Are Sinn Fein a real left opposition?

In the run into the election, Sinn Fein received a significant boost by the election of the articulate Pearse Doherty, the migration South of Gerry Adams d midst the massive anger in society, its left “posturing” in opposition to the IMF/EU deal, calls for the burning of the bondholders and opposition to austerity saw them take a significant leap from five to 14 TDs.

With Fine Gael and Labour continuing where Fianna Fail left off, Sinn Fein look set to make more gains potentially setting them up to be coalition partners in a future, if not the next government.

Sinn Féin are viewed by the majority of those who voted for them as representing an alternative to the three traditional parties of the Southern Irish establishment. The hostility demonstrated to Sinn Féin by the right-wing media further fuels the idea that they represent a threat to the interests of the rich. No doubt there are rank-and-file Sinn Féin activists who genuinely hold these views.

However, it is important to look beneath the veneer of radicalism and examine if there is a real basis to Sinn Féin’s claim to be the left opposition to the new government compared to the United Left Alliance to which the Socialist Party belongs.

Take for example the recent comments of Sinn Féin’s Mitchell McLoughlin who criticised the right-wing SDLP in the North for opposing the cuts being handed down by the Westminster government saying that by contrast they should be more like Sinn Féin and “begin to make constructive contributions to Executive attempts at minimising the effects of the Tory cuts on frontline services and the vulnerable in society”, Irish Times, 8 March 2011.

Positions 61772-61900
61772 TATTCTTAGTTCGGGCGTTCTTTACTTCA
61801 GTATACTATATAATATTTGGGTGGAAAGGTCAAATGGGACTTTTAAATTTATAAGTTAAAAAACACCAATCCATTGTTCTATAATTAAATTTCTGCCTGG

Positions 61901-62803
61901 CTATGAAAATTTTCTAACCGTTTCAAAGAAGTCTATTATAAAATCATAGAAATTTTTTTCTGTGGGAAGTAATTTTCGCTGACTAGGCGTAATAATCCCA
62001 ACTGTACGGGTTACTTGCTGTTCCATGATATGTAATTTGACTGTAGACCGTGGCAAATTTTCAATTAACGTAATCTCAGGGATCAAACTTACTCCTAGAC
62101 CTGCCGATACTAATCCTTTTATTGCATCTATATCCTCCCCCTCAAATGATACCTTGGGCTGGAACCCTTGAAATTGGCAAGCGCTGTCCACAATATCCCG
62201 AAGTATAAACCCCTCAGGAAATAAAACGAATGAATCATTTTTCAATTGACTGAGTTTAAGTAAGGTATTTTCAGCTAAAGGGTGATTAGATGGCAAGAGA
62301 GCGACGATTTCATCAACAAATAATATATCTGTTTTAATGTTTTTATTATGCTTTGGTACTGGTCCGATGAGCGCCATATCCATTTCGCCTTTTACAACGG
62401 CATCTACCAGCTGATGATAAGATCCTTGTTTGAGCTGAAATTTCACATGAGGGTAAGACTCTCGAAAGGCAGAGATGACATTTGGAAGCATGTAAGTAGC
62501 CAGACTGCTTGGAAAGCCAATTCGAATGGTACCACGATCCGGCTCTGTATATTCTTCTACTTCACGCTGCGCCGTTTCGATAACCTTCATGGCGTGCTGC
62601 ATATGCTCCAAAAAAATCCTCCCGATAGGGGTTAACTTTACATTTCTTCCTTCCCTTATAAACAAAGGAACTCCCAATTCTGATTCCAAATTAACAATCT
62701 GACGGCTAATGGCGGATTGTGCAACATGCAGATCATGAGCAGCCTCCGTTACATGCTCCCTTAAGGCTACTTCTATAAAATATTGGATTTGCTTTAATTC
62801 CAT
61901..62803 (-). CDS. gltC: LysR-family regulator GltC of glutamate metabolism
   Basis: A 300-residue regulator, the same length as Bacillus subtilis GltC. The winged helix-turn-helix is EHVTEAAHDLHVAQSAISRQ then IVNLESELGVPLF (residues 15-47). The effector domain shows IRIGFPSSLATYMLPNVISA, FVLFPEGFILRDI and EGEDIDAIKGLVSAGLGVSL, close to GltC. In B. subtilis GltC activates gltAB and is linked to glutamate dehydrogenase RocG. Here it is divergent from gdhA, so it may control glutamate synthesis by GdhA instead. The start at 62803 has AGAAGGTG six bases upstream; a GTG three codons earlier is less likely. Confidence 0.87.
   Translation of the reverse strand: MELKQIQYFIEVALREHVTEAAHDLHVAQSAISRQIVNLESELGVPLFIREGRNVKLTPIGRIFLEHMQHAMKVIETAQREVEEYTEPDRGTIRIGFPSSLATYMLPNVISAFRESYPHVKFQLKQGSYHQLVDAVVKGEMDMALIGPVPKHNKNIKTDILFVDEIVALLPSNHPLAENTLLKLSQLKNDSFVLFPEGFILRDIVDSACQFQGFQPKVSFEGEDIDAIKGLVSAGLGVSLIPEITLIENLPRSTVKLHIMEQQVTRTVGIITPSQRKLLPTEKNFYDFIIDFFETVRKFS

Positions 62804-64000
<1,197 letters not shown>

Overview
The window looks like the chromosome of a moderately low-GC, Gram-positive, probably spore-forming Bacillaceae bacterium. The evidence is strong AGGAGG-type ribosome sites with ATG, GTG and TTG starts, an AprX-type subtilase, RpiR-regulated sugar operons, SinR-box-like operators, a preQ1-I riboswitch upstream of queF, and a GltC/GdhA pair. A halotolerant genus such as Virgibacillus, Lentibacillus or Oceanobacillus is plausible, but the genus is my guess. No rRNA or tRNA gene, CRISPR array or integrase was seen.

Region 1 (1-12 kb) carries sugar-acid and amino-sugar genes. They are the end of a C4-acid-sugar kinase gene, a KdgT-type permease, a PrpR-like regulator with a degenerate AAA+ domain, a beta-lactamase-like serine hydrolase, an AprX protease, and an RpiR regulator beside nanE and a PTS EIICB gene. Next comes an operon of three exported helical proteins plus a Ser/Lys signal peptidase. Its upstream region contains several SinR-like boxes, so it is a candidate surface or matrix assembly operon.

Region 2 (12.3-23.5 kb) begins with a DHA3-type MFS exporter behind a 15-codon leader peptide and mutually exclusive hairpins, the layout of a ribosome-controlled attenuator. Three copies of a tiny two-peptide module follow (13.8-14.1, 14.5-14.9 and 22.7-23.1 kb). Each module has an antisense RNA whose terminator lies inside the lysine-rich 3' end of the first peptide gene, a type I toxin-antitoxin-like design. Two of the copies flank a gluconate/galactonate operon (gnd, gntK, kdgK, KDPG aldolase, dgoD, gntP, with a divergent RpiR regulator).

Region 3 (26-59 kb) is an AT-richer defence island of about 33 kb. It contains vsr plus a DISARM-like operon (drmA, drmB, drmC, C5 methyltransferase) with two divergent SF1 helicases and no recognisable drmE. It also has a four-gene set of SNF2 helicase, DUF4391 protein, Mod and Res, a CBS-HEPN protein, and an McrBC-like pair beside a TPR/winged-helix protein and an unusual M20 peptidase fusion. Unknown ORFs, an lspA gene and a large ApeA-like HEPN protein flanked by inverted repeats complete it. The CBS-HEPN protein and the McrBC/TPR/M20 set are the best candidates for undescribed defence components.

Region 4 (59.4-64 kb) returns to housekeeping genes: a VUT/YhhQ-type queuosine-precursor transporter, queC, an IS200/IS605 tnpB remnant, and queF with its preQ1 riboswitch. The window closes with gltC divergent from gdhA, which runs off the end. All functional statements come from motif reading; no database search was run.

This position is a direct parallel of the position being adopted by the Labour Party south of the border. As part of the government, Sinn Féin, acting as Green Tories, cannot escape sharing political responsibility for the £4 billion cuts being implemented in the North – cuts which they have voted for and defended and which their Ministers have “pragmatically” agreed to implement.

In a debate with Joe Higgins on Pat Kenny’s radio show on RTE during the election campaign, Sinn Féin’s Mary Lou McDonald defended her Northern colleagues’ position saying that they had to work within Westminster spending limits. Again, the same excuse is used by the Labour Party and the rest of the political establishment in the South regarding the EU/IMF deal.

Politically, Sinn Féin hold to the illusion that solutions can be achieved within the framework of capitalism and in their manifesto, while they call for expanded public works and public services, they essentially see the state playing a support role for the private sector.

Likewise when it comes down to the crunch of the need for militant struggle by workers, Sinn Féin abstain from any debate on the sell outs of the trade union leaders. They have not taken a clear position on the wage deals or the likes of the Croke Park deal which sold out workers nor seriously advocated as strategy of strike action by workers against the attacks on their pay and conditions.

The credibility of Sinn Féin will be tested in the heat of the struggles that emerge in the years ahead. Unlike the Socialist Party, Sinn Féin have a poor record in advocating and organising struggle on the ground like we saw in the past with the water charges and bin charges. The spectacle of emerging struggle in the North against Sinn Féin / DUP administered  Tory cuts will somewhat expose Sinn Féin south of the border among those looking for a real radical left alternative.

In the South, Sinn Fein’s political trajectory isn’t towards struggle but to the right and into coalition government with the establishment parties.